A few years ago, after I discussed the benefits of meditation in one of my workshops, a student said to me: “Well, what you’re actually saying here is that meditation is great, and does not have any dangers or side effects.”

YuriyK/Shutterstock
Source: YuriyK/Shutterstock

That comment made me realise how easy it is to highlight the bright side of meditation while disregarding its potential dark side. Psychological research, as well as our personal experience, has shown how valuable meditation is: it reduces our stress, deepens our meaning in life, eases our pain, and makes it easier for us to sleep.

However, it is also important for us to recognise the potential hazards of meditation, which might arise during practice. This is especially relevant to beginners, who might experience one of the challenges discussed below and think that there is something wrong. It is also vital for meditation and yoga teachers to be aware of these potential dangers, as their students might encounter similar challenges, and need support. I believe that, if we could bear in mind that these possible perils exist, we would be able to deal with the challenges in a healthy manner, instead of halting meditation practice.

The “right” way of meditation

Some teachers or books contend that their way of meditation is the “right” way, and go as far as to dismiss as wrong other techniques and approaches. This is a dangerous area, where everyone needs to be extremely cautious. One of the most beautiful things about meditation is that it could be practised in numerous ways and techniques. There are many approaches to meditation, and you would need to seek the one that is right for you. Flexibility and openness are the name of the game, and claims that there is only one effective way to meditate are just restricting. Practising a wrong meditation technique could be a harmful experience for you; if you try a meditation method for a while, and still it doesn’t feel right, you would need to switch to a different one.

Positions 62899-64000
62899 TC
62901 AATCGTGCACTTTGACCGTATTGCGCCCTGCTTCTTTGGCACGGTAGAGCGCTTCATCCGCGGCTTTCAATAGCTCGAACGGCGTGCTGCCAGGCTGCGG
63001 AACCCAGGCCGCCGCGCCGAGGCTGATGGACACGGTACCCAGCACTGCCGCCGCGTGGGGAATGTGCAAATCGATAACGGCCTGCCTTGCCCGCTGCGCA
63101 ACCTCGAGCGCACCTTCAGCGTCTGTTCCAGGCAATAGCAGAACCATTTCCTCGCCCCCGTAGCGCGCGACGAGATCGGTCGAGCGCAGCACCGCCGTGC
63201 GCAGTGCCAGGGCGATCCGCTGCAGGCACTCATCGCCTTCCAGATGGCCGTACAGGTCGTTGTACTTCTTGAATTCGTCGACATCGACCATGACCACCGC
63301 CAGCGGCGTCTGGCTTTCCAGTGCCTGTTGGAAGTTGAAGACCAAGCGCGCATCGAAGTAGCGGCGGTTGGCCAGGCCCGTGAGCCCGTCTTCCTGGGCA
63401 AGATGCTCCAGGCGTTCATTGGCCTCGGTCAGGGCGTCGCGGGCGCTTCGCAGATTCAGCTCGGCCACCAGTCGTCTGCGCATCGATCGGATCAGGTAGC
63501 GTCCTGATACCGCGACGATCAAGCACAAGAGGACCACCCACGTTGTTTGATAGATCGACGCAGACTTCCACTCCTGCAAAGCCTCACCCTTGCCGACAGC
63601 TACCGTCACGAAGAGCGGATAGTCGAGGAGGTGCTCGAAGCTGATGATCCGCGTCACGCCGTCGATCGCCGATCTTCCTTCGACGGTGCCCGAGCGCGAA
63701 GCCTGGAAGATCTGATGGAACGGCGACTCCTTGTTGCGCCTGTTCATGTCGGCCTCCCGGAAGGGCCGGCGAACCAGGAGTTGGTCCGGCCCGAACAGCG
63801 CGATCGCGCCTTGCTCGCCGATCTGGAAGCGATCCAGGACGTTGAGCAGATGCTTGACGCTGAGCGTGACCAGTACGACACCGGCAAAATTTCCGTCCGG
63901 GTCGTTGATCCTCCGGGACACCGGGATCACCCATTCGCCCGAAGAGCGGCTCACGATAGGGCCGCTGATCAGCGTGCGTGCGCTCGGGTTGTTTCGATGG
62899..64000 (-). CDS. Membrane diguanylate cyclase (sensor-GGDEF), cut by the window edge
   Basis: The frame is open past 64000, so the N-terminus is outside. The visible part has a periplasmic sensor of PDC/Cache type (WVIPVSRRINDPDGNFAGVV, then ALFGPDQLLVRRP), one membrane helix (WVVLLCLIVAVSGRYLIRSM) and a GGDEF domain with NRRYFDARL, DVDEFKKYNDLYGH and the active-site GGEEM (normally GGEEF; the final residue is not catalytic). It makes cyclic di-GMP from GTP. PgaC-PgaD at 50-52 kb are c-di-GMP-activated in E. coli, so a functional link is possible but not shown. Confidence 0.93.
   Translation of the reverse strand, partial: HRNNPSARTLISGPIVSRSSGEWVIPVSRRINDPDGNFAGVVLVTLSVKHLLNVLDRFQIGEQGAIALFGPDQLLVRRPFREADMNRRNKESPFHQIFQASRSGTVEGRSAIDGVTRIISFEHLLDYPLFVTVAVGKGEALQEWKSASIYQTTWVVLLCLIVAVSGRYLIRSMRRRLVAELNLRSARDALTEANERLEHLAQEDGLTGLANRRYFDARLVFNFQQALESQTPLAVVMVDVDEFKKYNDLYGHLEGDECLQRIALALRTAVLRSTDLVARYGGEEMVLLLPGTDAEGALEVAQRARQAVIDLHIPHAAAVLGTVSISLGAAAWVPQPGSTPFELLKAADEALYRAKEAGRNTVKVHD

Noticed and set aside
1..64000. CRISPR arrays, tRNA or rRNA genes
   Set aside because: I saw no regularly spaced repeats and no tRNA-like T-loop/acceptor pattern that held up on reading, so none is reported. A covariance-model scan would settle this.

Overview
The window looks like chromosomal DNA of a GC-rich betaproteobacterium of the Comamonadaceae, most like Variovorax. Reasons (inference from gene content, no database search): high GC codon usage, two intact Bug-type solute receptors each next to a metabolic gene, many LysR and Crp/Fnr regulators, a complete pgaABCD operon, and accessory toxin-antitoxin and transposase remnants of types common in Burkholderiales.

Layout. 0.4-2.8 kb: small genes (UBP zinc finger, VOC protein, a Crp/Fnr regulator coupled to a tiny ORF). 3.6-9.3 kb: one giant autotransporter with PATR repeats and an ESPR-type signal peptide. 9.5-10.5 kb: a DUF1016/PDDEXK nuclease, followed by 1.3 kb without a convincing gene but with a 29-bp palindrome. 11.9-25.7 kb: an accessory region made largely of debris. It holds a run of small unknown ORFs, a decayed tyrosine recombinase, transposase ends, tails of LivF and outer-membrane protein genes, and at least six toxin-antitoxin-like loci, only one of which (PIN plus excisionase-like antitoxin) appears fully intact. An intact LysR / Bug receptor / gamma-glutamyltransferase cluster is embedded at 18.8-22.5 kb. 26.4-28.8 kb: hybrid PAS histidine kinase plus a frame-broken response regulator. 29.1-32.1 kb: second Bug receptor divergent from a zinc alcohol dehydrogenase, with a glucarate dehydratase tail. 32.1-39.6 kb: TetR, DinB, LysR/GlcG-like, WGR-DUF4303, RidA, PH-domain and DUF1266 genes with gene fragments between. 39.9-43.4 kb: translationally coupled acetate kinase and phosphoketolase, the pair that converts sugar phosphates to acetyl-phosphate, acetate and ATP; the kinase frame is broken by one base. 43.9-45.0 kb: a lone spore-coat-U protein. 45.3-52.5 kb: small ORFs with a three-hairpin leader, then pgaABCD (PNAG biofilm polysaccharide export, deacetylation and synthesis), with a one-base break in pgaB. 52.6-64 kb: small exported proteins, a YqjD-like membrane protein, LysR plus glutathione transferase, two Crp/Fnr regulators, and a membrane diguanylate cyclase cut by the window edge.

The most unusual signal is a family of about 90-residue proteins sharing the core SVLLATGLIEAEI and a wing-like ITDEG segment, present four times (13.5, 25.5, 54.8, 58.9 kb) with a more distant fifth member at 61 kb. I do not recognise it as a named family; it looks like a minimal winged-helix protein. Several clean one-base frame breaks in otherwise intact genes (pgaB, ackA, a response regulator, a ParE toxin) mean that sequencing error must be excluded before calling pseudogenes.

Facing your buried emotions

The most profound interaction you experience in meditation is the interaction with yourself. As part of that, you would get in touch with buried and supressed emotions. Meditation could trigger waves of anger, fear or jealousy, which had been sitting deep within you, and that would make you feel uncomfortable. This is a natural and healthy dimension of meditation practice, and these emotions will gradually subside. However, if unaware that meditation could bring those buried sentiments out, the practitioner might feel that something is wrong and avoid meditation, under the uncontrollable impact of the emotional wave.

Seeing “the white light”

You might have heard stories about people who say they see a white light or feel flying as a free spirit, when they meditate. Although this might be an experiential side effect of meditation, seeking such experiences is unhelpful. You would be frustrated, when you don’t get the experience you were hoping for. Meditate, and let everything else take its natural course.